Alan Ball’s Six Feet Under first aired in 2001, coming soon after the success of American Beauty, for which he wrote the Oscar-winning screenplay. The show concerns the Fisher family, whose existence is thrown into disarray after patriarch Nathaniel Fisher (Richard Jenkins) is killed in a car crash just before Christmas. Widow Ruth (Frances Conroy), sons Nate and David (Peter Krause and Michael C. Hall) and daughter Claire (Lauren Ambrose) must learn to contend with the running of the family funeral business in his absence, alongside their own personal issues and complex lives.
Though a family-based drama, Six Feet Under is large-scale and ambitious in scope. This is partly due to the numerous expertly juggled storylines and sizeable cast of main characters (David’s boyfriend Keith (Mathew St. Patrick) and funeral home employee Federico (Freddie Rodriguez) feature prominently), but also because of the range of themes explored. In the first season alone, love, death, life, sexuality, loneliness, marriage, religion and relationships are all covered, to name but a few. The cast are incredible without exception; it’s not difficult to see why all of the principles were nominated for Golden Globes in the show’s first year. Michael C. Hall is arguably the standout, his nuanced performance always reminding us that there are vulnerable and fragile aspects to his character underneath a sombre and uptight exterior.
The writing for the series is consistently impeccable, perfectly balancing hilarious comic dialogue and dream sequences with heart-rending tragedy; I haven’t been so struck by the quality of writing in a show since finishing that other HBO stalwart, The Wire. The title sequence is equally impressive, ensuring that for once you still won’t want to skip it even when watching it for the 11th time. The title theme from composer Thomas Newman is beautiful and catchy, and not too dissimilar to the work he did for Sam Mendes on American Beauty.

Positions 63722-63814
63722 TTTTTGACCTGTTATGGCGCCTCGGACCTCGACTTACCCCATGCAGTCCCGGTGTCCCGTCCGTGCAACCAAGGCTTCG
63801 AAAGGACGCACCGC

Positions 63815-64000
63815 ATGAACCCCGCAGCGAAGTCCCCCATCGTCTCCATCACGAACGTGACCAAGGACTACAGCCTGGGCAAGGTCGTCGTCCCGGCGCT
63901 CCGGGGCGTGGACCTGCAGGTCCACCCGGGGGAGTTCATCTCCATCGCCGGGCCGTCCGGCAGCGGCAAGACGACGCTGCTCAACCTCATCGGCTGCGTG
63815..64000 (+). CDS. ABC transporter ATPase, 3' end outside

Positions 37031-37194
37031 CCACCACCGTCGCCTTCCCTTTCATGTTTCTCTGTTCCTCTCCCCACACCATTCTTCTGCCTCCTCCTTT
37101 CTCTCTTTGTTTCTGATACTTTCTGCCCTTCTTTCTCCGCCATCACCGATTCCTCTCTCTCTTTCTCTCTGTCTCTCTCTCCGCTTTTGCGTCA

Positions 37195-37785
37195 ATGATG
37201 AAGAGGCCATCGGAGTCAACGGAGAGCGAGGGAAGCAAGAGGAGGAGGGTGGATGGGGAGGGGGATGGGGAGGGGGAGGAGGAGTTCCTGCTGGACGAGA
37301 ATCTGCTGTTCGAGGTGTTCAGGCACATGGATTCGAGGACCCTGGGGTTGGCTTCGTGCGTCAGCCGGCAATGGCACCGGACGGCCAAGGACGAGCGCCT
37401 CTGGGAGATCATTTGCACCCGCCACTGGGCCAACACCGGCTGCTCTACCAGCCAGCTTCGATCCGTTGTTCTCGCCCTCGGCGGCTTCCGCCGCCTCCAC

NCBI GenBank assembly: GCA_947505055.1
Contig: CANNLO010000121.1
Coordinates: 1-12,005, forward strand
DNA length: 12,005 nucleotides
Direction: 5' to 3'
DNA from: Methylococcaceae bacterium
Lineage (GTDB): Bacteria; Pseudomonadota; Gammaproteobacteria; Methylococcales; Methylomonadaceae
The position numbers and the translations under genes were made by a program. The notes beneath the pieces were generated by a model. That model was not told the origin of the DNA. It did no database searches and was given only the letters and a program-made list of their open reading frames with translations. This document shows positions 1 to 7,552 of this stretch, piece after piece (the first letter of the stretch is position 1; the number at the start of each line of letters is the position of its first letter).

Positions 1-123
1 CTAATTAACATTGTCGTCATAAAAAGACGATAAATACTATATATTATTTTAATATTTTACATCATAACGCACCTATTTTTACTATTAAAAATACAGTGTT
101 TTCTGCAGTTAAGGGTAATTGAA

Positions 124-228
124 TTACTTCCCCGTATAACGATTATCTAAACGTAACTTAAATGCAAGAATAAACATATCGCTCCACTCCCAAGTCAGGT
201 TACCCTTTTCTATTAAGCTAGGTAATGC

The show is relentlessly addictive (I got through this season in about 2 weeks) and consistently gripping. If the description above makes it sound boring, or skewed to an older audience, don’t worry: that’s just me not being able to do it justice. It’s charming, irreverent, touching and morbid, all rolled into one fascinating whole. My only criticism is that some of the characters come off as dislikable thanks to the strict adherence to realism, particularly in the case of Nate’s love interest Brenda (Rachel Griffiths). Though insight is always given as to why the characters act the way they do, it doesn’t make it any easier to take.
That aside, I can’t recommend Six Feet Under more highly. Each episode starts with the death of a random person whose body is then prepared at Fisher & Sons Funeral Home for burial, usually influencing the events that follow. This device is, in some ways, like a compressed version of the series itself; the deaths can be funny, sad, shocking, poignant and, most importantly, human, investigations in mortality that can alter your perceptions of life and your existence.
Six Feet Under: Complete Season 1 (2001) is distributed on DVD in the UK by Warner Bros, Certificate 18.